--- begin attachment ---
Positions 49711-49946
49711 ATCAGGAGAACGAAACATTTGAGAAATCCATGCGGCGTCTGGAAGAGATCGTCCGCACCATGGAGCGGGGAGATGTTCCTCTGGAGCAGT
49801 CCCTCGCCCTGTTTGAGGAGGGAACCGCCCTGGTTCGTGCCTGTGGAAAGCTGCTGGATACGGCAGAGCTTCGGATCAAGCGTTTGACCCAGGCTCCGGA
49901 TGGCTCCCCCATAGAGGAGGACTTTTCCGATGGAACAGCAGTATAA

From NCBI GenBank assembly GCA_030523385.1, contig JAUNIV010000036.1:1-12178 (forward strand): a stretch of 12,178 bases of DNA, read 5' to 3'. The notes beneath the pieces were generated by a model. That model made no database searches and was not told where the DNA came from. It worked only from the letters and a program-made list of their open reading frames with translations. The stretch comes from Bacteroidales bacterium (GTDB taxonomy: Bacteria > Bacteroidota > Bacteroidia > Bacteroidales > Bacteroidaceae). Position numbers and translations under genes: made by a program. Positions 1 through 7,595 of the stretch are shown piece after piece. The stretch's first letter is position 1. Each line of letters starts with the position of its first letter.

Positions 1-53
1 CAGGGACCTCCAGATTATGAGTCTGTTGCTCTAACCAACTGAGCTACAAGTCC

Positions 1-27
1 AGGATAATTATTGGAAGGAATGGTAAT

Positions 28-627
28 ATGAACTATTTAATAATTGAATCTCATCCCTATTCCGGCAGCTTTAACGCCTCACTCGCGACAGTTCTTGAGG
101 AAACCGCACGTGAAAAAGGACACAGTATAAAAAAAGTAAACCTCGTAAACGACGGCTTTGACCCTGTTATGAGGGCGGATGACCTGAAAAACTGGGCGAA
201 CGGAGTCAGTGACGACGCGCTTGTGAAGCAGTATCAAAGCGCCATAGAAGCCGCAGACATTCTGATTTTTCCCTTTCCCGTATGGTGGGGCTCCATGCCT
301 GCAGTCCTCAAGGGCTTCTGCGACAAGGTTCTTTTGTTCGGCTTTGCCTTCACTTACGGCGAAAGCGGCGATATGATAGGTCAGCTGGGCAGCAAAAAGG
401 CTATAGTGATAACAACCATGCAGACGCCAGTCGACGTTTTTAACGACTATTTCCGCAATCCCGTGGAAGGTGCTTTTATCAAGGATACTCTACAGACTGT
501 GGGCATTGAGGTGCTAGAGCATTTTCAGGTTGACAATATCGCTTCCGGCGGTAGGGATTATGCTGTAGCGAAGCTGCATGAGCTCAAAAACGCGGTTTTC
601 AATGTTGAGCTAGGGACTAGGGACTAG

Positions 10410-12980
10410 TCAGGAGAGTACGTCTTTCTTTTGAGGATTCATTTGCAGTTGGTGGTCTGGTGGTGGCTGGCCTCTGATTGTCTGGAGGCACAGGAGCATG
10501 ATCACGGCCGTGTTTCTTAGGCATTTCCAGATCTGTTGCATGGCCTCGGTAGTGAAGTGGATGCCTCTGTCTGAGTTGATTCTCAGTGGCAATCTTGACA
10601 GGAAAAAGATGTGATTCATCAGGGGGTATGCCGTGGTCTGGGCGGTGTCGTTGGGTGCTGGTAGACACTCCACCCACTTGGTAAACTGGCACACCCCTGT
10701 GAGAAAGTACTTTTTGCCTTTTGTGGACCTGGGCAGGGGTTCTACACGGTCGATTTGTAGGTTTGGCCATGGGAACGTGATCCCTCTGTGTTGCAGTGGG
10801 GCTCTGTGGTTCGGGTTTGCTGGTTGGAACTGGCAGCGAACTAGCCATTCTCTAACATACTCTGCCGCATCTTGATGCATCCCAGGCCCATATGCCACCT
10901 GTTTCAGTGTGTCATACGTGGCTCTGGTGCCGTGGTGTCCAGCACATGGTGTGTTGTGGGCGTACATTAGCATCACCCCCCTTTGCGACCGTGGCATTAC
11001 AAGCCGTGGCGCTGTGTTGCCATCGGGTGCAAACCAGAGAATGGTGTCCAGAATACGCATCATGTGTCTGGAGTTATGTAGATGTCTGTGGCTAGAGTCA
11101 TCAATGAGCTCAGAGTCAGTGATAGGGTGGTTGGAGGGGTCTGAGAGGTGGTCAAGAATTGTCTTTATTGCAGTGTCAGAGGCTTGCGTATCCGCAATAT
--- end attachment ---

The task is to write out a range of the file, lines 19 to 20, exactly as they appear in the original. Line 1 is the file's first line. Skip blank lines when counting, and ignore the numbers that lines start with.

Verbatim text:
10410 TCAGGAGAGTACGTCTTTCTTTTGAGGATTCATTTGCAGTTGGTGGTCTGGTGGTGGCTGGCCTCTGATTGTCTGGAGGCACAGGAGCATG
10501 ATCACGGCCGTGTTTCTTAGGCATTTCCAGATCTGTTGCATGGCCTCGGTAGTGAAGTGGATGCCTCTGTCTGAGTTGATTCTCAGTGGCAATCTTGACA